Daylilies give many years of pleasure
What looks pretty all summer but blooms for just one day?
The answer: the daylily. While each bloom lasts only one day, the plant develops numerous buds for a succession of blooms.
Some varieties bloom in late summer, others rebloom, while still other varieties bloom over a long period.
The daylily is hearty enough to withstand our heat and humidity and, unless you have problem deer, you will enjoy daylilies year after year.
“Beautiful for a day” is the English translation of the Greek word Hemerocallis, the scientific name of the daylily. These flowers arrived in North America by the 17th century, coming from Europe after originating in China, Japan, Korea and Eastern Siberia.
Many varieties and colors
Their original colors were yellow, orange and orange-red. However, hybridizers have expanded the color palette to include pale lemon, bright gold, scarlet, maroon, wine-reds, pale pink, rose, lavender, lilac, grape and melon.
Daylilies have a variety of color patterns as well, including polychrome, which is the intermingling of three or more colors; edged or picoted, which means that the edges are either lighter or darker than the segment color; and diamond dusting, which means the flower has a sparkling appearance as if sprinkled with gold, silver or tiny diamonds.
The blooms have an array of forms as well, including circular, triangular, star and ruffled. Flowers can be as small as two inches, or as large as eight inches across. In fact, there are nearly 89,000 different registered cultivars.
Early and late bloomers
Individual flowers last only one day. However, because each plant produces many buds, the total blooming time of a well-established clump may be four to five weeks.
You can enjoy daylily blossoms for months by combining early summer bloomers with midseason bloomers and late bloomers.
Those blooming in August include “August Ruby,” “Buttered Popcorn,” “Gold Bullion” and “Orange Float.” Rebloomers and everbloomers include “Barbara Mitchell,” “Bitsy,” “Frankly Scarlet,” “Happy Returns,” “Lemon Lollipop,” “Pardon Me,” “Ruby Stella” and “Stella de Oro.”
Blooms grow on a scape, a leafless stalk. Scapes can range in height from eight inches to five feet. Daylilies have grass-like leaves that are arranged opposite each other, giving the appearance of a fan.
The crown, or the stem of the daylily plant, is a solid white core between the leaves and scapes on the upper surface and the roots.
How and when to plant
Although early fall or early spring are the best times to plant, daylilies may be planted most any time of year. Just a caution: when humidity and temperatures are extremely high (over 90°F), newly planted daylilies may rot.
While they prefer well-drained soil rich in organic matter with a slightly acidic pH, they are extremely tolerant of most soils. However, they should not be planted where there is poor drainage.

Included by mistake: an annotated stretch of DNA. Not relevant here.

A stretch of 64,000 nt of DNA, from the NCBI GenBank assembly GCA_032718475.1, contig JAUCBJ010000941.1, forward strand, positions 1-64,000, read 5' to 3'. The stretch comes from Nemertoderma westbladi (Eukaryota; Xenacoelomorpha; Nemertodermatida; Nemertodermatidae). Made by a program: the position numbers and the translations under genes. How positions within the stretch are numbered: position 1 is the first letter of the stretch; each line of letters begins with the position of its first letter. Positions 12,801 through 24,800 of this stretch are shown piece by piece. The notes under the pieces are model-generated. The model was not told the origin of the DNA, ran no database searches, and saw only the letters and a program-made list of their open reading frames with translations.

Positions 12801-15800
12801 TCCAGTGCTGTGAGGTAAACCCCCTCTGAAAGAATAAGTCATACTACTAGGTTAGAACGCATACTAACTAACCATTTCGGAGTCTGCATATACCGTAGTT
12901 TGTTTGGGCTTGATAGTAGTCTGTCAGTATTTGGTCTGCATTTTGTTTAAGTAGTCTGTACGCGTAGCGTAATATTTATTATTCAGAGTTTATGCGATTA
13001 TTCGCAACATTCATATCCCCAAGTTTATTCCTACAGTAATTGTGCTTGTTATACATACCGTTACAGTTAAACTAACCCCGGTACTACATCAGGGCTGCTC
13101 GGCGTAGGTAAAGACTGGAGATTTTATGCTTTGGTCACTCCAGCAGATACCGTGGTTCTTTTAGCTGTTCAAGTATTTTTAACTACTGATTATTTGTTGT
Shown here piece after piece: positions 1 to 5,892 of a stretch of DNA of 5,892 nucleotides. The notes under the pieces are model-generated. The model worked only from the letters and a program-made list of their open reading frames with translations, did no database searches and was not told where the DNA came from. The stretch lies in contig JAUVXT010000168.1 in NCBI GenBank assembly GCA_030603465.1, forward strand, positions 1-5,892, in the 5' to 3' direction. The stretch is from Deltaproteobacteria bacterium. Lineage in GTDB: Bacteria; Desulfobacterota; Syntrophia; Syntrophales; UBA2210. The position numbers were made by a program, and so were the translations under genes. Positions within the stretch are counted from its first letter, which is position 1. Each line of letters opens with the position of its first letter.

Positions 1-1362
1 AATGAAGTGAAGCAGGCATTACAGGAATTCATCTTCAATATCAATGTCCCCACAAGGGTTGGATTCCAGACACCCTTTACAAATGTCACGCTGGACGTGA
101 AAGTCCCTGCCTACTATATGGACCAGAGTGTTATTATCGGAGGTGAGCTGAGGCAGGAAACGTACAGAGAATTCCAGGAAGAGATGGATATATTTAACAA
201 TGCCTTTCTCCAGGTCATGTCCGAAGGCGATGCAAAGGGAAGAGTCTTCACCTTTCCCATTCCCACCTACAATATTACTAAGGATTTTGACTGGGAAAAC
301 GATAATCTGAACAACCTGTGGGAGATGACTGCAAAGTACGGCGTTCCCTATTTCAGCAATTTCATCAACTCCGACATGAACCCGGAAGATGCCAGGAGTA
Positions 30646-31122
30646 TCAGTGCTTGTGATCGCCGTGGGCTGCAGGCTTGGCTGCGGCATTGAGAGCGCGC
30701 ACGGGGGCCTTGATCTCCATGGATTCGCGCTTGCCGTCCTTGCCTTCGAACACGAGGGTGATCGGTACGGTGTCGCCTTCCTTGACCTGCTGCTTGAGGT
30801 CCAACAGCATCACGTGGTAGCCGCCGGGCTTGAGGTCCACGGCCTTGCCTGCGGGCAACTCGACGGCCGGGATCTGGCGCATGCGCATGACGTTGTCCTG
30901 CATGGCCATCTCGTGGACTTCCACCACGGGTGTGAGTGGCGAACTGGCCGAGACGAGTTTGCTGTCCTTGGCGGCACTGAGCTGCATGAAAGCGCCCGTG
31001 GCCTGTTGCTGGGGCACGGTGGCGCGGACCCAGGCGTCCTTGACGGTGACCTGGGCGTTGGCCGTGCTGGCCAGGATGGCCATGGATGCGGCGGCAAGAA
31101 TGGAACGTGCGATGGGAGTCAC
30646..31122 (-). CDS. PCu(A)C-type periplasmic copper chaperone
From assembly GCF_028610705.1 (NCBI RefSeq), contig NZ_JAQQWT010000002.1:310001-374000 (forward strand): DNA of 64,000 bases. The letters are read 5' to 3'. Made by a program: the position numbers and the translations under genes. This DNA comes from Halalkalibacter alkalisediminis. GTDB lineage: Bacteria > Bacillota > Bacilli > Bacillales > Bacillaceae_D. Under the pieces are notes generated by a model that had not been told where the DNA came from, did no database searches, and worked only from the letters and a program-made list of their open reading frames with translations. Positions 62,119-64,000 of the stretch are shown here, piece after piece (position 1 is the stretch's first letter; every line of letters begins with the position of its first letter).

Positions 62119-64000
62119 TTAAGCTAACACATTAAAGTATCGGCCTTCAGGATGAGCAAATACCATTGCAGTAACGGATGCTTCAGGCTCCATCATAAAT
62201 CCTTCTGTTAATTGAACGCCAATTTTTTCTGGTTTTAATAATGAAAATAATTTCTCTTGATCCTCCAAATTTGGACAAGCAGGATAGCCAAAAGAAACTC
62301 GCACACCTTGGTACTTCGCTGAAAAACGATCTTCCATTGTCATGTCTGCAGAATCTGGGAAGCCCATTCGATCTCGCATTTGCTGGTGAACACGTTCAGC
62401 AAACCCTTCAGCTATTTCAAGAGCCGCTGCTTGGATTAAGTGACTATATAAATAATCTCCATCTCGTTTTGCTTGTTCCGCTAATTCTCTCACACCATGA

They typically bloom best in full sun or light shade. The color of a darker-colored cultivar may fade in direct sun and would be better suited in a place with afternoon shade.
To plant daylilies in your own garden, set the plant so that its crown is no more than one inch below the surface of the soil. Water thoroughly when you first plant and weekly until the plants are established. Then they will become drought-tolerant, especially if they are mulched.
Daylilies reach mature size in about three years and are long-lived plants.
For best care, remove spent blooms and seedpods after they finish flowering to encourage rebloom. When all the flowers on a scape are spent, you can cut the scape to ground level. Remove dead foliage from daylilies when they die back in the fall.
Easy to divide plants
To increase and revitalize daylilies, divide them. The ideal time to divide is after flowering, but the plants are very tolerant of division throughout the growing season.
To divide, use a garden fork to lift the entire clump from the soil. Separate the clump into individual fans by shaking the clump to remove extra soil and then manually dividing the roots of individual fans.
Except for pesky deer who devour daylilies, the plants are relatively free of pests.
The threat of daylily streak and daylily rust, fungal diseases, can be reduced by good sanitation practices: minimizing overhead and overnight watering, keeping plants from being overcrowded, destroying infected leaves, removing all foliage in the fall, and not working among wet plants. Check for cultivars that are resistant to fungal diseases.
Enjoy daylilies for a daily dose of beauty.
Lela Martin is a Master Gardener with the Chesterfield County office of the Virginia Cooperative Extension.